Like a Circle Round The Sun

When The Sun Came (THREAD RECORDINGS THR007) from English guitar player Nick Jonah Davis. Another immaculate entry on the Thread Recordings label from Todmorden. Ten instrumental guitar cuts exhibiting skills of Davis in areas of slide, ripple-picking, strong melodies, also interest in slowing and restarting the tempo with remarkable poise – a tune may follow the steady Fahey-influenced “railway” rhythm only to slow down at midpoint, with David effortlessly picking up the rhythm again with the precision of a Casey Jones. While American folk forms are in evidence, most blatantly on ‘Delta Suey’, it’s not all country / blues Americana, as music of other cultures and continents is evidently at his fingertips and can be called on to feed into an improvisation as surely as if he were lifting a book from his extensive travel library. I’m thinking now of ‘Like A Teardrop’, a mysterious piece with very strong internal dynamics and an Indian or middle-eastern flavour in the sinuous top lines (I have no doubt he could imitate a sitar sound if he cared to show off in that direction).

While mainly an acoustic guitar record I believe, there is welcome amplified distortion on ‘The Muckle Master’, one of many pieces where he sounds like two guitarists playing as one. I did like his amplified work on Split Electric (from 2016, with C. Joynes), but there’s much to be said for the precision and just-right fingering / hammering on which we find on today’s offering. And the concision, with most cuts legging in at a crisp three-minute mark. This able instrumentalist can say a lot in a short paragraph without feeling the need to wander down the pathways of circular melodic riffing for one side of an LP. Did I mention he also has an understated gift for unusual chord shapes (or implied chords); rather than sticking to familiar, over-used C and G patterns, we have the invention of a tune like ‘The Peacock Dance’, whose internal key changes are exotic and spicy, along with trills and embellished lead lines that Renbourn would be proud of. It impresses me how this highly skilled player achieves these feats of technical prowess without calling attention to himself or his supple digits; each track has a quiet unassuming air, but listen into the detail and you’ll be amazed that such individual guitar craft still thrives in our fully automated, do-everything-on-the-iPhone culture.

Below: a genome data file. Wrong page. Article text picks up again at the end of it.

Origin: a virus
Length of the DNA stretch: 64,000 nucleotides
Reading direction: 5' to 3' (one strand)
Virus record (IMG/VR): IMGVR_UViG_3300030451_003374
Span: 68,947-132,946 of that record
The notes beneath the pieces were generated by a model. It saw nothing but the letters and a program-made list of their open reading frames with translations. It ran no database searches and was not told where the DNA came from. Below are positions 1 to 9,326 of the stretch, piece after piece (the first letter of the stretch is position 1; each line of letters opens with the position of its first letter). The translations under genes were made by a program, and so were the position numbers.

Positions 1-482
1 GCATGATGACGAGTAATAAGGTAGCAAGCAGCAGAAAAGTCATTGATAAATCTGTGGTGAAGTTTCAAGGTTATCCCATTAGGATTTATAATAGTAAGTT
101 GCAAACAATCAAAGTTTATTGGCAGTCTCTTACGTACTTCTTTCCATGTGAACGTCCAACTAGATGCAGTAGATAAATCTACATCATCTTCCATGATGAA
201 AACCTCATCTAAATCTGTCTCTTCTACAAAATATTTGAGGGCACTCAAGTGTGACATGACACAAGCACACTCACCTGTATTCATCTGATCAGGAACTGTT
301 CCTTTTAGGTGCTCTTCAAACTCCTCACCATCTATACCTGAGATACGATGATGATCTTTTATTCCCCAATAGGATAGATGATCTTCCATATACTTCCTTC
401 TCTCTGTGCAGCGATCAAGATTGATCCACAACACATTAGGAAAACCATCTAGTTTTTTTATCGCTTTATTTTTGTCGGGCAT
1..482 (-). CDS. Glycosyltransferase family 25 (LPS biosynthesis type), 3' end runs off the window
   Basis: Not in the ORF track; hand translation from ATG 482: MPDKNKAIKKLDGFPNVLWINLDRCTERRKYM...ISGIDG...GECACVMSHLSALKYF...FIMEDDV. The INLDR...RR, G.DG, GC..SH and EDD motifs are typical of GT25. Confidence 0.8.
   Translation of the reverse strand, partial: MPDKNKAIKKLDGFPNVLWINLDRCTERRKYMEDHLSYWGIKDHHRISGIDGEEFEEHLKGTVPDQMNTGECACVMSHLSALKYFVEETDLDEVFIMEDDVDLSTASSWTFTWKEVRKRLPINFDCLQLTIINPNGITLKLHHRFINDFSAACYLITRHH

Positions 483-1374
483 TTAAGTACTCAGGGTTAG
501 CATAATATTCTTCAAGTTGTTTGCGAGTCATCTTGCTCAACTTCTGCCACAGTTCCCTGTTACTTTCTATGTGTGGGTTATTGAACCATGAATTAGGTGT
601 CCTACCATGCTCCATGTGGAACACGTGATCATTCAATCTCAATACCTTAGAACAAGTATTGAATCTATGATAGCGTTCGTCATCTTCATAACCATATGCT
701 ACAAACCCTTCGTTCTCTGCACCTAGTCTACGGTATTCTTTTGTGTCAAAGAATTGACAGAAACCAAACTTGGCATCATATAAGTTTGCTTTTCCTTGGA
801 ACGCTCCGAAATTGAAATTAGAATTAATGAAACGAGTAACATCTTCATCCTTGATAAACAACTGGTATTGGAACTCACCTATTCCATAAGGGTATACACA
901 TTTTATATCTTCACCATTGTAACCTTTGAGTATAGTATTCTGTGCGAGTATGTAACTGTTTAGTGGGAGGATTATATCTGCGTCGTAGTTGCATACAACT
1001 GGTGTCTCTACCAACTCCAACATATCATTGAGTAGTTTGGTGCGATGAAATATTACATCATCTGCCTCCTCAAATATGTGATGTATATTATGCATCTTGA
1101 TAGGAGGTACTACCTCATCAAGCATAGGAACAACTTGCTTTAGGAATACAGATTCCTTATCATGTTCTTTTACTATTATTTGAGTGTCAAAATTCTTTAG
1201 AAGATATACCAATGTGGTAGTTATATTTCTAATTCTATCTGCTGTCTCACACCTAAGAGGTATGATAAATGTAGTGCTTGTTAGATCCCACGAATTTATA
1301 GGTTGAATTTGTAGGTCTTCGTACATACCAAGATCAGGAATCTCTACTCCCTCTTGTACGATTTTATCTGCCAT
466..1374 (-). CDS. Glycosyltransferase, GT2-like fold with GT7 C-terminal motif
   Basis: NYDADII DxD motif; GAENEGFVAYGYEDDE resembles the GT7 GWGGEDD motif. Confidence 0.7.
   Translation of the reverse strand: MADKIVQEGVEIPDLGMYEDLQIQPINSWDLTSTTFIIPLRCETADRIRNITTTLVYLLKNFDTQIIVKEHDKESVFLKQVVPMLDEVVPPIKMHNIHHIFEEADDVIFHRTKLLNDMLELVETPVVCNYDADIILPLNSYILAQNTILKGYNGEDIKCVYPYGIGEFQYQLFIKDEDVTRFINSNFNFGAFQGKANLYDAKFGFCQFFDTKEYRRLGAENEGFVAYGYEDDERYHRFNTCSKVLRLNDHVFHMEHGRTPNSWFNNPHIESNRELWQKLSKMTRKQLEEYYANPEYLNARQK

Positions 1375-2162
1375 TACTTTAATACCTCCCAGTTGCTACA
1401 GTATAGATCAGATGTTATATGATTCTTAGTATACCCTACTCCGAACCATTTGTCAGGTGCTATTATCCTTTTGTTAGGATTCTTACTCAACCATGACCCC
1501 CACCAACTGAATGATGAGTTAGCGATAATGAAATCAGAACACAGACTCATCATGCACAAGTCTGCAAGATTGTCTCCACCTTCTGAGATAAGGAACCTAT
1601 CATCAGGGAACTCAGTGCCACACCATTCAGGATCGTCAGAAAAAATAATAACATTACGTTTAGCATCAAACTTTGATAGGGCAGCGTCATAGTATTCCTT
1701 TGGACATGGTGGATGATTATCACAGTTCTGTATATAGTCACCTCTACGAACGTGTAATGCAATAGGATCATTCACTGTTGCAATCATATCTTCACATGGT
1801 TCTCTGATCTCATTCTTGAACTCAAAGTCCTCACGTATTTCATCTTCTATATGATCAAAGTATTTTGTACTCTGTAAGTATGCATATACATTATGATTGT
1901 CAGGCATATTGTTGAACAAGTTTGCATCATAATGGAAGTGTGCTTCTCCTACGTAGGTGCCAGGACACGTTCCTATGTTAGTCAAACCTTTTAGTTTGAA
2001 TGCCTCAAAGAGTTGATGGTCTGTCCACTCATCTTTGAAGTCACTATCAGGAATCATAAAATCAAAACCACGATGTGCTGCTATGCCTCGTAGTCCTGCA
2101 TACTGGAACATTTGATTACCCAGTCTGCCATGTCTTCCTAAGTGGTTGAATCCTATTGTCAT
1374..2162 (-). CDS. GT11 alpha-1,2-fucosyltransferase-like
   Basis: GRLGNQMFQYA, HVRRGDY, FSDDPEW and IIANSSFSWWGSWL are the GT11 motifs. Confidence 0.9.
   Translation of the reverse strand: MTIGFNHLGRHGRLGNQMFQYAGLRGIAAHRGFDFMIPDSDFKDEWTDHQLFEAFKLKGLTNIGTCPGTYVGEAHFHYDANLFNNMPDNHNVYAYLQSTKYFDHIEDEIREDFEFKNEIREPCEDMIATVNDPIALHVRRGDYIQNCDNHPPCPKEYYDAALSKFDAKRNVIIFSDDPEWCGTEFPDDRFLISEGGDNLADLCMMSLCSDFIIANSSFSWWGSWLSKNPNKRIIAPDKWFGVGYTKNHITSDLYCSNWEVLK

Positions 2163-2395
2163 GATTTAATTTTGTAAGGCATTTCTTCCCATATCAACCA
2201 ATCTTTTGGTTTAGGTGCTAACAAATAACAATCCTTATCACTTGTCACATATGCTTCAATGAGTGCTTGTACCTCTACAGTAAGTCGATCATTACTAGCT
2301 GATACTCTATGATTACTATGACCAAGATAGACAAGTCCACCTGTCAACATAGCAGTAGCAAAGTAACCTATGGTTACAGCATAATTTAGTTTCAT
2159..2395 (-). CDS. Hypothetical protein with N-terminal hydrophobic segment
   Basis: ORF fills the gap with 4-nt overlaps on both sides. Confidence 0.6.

May I also point out his continuing association with C Joynes, with whom he played as a member of Furlong Bray on the uncannily good album The Borametz Tree. He’s also in demand as player for such luminaries as English goddess of modern dark folk, Sharon Kraus. We also liked the odd noises on ‘Whistle On Woolf’, which are apparently made by pigeon whistles blown by lips of Nathaniel Mann. In all, a fine record of multi-layered pastoral guitar music and a showcase for impeccable guitar skills which Nick Jonah Davis should feel proud of. From 17th August 2020.

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